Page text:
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Like RBI, runs are based very much on the quality of your offense and your position in the batting order. Looking at the leaders below you'll see seven of the top 10 played on the Red Sox, Indians, Rockies or Brewers, and they all hit at the top of the order. But that's not all it takes.

You'll also see a lot of very good on-base guys, because it's difficult to score without getting on base. Ten of the top 12 in OBP last year scored at least 90 runs. All of them had a walk rate of at least 10 percent and only two struck out in more than 25 percent of their plate appearances. 

In fact, if you look at the 19 players who scored 100 runs in 2018, you'll only find two with a walk rate below eight percent (Ozzie Albies and Javier Baez). We'll talk about one of them below. Baez and Giancarlo Stanton were the only hitters to score 100 runs with a strikeout rate above 25 percent. 

So yes, look for hitters high in the order on good offenses. But maybe more importantly, just find hitters who walk and don't strike out. The best part of that method? They won't likely ruin you in other categories either. 

2018 Leaders

  1. Mookie Betts - 129
  2. Francisco Lindor - 129
  3. Charlie Blackmon - 119
  4. Christian Yelich - 118
  5. J.D. Martinez - 111
  6. Matt Carpenter - 111
  7. Jose Ramirez - 110
  8. Alex Bregman - 105
  9. Ozzie Albies - 105
  10. Nolan Arenado - 104

What you need to win

Below you'll find the average number of runs by place for the category in 2018. These numbers are for a standard, mixed, 12-team league. In an eight- or 10 team league, these numbers would be higher. In a 15-team league you could aim lower.
















Kevin Kiermaier
TB • RF • 39
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Kevin Kiermaier's path to being a successful sleeper in this category or any other starts with a pretty simple premise; stay healthy. Kiermaier hasn't played more than 105 games in a season since 2015, but he looks to be fully healthy heading into 2019. If that holds, he'll be the team's leadoff hitter and should have a decent cast behind him, including Tommy Pham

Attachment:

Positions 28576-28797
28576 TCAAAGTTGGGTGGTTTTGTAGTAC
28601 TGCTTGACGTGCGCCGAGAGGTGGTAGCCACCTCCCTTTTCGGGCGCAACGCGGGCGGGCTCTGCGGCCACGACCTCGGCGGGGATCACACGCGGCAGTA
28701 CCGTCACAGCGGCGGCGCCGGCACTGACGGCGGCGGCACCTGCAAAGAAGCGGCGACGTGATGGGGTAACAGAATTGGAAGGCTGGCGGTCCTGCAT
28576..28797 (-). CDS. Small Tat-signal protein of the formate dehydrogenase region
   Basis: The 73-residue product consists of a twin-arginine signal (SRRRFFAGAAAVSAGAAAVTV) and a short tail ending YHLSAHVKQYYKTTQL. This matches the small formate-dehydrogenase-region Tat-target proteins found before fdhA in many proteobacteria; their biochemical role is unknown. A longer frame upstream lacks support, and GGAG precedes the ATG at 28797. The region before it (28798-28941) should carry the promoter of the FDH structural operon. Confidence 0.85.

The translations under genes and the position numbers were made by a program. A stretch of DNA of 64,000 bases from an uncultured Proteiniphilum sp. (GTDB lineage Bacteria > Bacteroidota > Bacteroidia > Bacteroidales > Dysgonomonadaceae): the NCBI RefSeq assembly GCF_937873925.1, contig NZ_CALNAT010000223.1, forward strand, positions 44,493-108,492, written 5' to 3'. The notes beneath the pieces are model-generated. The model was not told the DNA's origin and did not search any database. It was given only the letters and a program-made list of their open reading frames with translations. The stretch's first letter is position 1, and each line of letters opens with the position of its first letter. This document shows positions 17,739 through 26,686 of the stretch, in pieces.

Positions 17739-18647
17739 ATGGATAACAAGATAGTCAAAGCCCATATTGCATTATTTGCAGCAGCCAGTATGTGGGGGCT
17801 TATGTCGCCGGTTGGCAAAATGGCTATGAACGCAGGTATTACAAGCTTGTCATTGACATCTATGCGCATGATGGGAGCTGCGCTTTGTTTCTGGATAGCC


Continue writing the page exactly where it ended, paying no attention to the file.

Kiermaier had his worst offensive year in 2018. That coupled with his injury history means he may be available in the last round or two of the draft. At that point it's worth taking the risk on a player who has 20-20 upside with 80-plus runs when he's healthy.


Mallex Smith
SEA • CF • 0
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Mallex Smith left Kiermaier and the Rays and now figures to hit leadoff for the Seattle Mariners. Smith spent 47 games in the leadoff spot for Tampa Bay in 2018, and the results were very encouraging. 

It's not fair to expect that level of production from Smith over a full season, but anything close would make him an extremely valuable asset worthy of a top-50 pick, even with his lack of power. His current consensus ranking is outside of the top 120. 


Ozzie Albies
ATL • 2B • 1
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There was reason for concern for Ozzie Albies even before Brian Snitker's possible lineup showed up on Twitter. Albies had a dreadful second half (.624 OPS), struck out three times as often as he walked, and didn't produce elite numbers in any category other than runs. If he's truly not going to hit in the top five in the order, the runs will likely disappear as well. 

Here's Albies runs-per-game average by batting order position in 2018:

1st -- 0.65
2nd -- 0.77
6th-9th -- 0.44

If Albies is anywhere close to that last number he could be a colossal bust. 

AL-Only Target

Billy McKinney
MIL • RF •
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Both of the league-specific targets are a bit of a question mark because it's January and we're doing a lot of speculating on lineups. But assuming Billy McKinney is in fact the leadoff hitter for the Toronto Blue Jays, he could be solid source of runs and power in AL-Only leagues. 

McKinney has good on-base skills and hit 22 home runs in 114 games across two different levels in 2018. His strikeout rate (25 percent) was a little too high in the majors, but for most of his minor league career he's been below 20 percent. 

NL-Only Target

Adam Frazier
PIT • SS • 26
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Adam Frazier will lead off for the Pirates against righties and fits in well in that role with a career .345 OBP. Frazier should be a small help in average (career .280) and could provide a little power or speed, depending on whether you believe his 2017 or 2018 more. Perhaps his biggest asset in NL-only is his availability at both second base and in the outfield. In a deep Roto league, that versatility will be very valuable.